7. I would say "it depends". If you are trying to duplicate the original then duplicate the original line weights. If you are trying to create a pretty picture then use the line weight that you think looks best. If you are trying to produce a plan to use as templates then choose a narrower line that is still dark enough when printed. But don't get hung up on line weights at the moment, it's better to get them in the right place first, you can change them later. See my Lapwing thread, I'm using all colours and weights so I can more easily see and differentiate the lines. Drawing a thin black line over a thicker black line makes it hard to see what you've done. As I finalise them I'll reduce the number of colours and line weights to suit a nice print.
  8. First, a small distraction. This morning turned out sunny despite the forecast so I snuck out down to the park for a little exercise and photography. When I got back I modified my balsa mock-up of the stern/counter. It's rough but I think it works.
  9. Thanks Bob, I saw Fukui's post just after wrote the above. It's a possibility but I'll have to draw it to see how it looks.
  10. Well, it took two days just to draw the counter timbers and I've just moved one two inches so it now has to be totally redrawn. So I've been trying to understand the yellow area in the drawing below. The 'trim piece' is shown on the sail plan of the Lapwing (Danish archive) and the Nightingale. It probably extends out to the dotted line and maybe more, framing the planking. The stern rail must blend into it somewhere somehow. But the question is, what is the structure, how is it supported? It doesn't seem to overlap the counter timber enough to be fixed to it. Can anyone point me to anything that might help? Or point out anything I may have misinterpreted from the drawing?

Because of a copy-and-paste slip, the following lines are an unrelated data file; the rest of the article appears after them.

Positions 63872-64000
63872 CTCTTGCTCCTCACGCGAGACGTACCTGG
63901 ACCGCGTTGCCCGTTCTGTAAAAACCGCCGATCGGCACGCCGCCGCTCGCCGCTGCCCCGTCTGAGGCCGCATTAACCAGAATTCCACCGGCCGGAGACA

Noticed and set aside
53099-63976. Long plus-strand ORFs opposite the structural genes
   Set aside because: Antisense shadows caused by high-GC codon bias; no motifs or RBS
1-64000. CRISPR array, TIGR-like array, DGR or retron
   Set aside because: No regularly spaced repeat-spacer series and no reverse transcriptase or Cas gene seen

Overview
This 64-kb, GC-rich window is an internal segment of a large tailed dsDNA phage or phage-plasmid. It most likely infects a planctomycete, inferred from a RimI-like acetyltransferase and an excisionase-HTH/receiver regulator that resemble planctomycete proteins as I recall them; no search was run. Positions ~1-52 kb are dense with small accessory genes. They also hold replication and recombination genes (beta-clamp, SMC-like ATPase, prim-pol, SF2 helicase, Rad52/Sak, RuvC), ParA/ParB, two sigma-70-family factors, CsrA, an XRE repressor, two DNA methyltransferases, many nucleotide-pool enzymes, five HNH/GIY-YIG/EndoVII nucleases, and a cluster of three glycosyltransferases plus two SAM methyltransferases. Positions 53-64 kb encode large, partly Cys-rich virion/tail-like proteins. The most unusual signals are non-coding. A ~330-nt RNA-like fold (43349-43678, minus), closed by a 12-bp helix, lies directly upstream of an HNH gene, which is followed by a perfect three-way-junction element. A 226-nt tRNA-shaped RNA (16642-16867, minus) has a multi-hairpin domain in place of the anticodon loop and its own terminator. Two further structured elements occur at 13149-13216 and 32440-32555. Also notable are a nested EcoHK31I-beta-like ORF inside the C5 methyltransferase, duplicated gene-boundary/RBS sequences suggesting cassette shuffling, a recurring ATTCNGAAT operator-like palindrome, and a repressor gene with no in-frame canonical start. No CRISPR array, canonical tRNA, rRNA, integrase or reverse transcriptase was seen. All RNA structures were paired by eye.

11. These days, factory produced mdf sheets come with four very square corners and four very straight sides. Even the smaller sheets. To make the above shooting board, cut two rectangles from mdf each with 1 square corner and two straight edges (1 long and 1 short) stack and clamp the pieces aligning the long edges with the top piece set down from the top edge of the bottom piece. Fix a fix a stop piece across the top of the bottom piece using the top piece to keep it square. Unclamp. The bottom should now have a stop which is square to it's long edge. Sounds really confusing but actually very easy once you grasp the idea.
  12. 3D Transom (MDF): Note that when making any part from the drawings you must make sure that the part is drawn 'square on', those that aren't such as the transom, counter, cant frames etc. need to be corrected. For example the transom viewed from the stern appears to be 49 inches high but as shown is is actually 52 inches. To correct this, the drawing from the stern needs to be stretched vertically by 52/49ths (1.0612244). Also you need to allow for any bevelling which may not be shown. In this case, the fashion pieces are wider on the forward side and the bevel is shown on the corrected drawing. Yes, I forgot the bevel the first time.
  13. Thanks druxey, currently 8 inches, probably only need 4 or 5. I guess for even spacing top and bottom. I'll fix them.
  14. Well, it doesn't help my headache but it certainly helps. For one thing it shows I forgot the fashion piece. Doh! Still need to rework the side counter timbers and perhaps the counter timbers: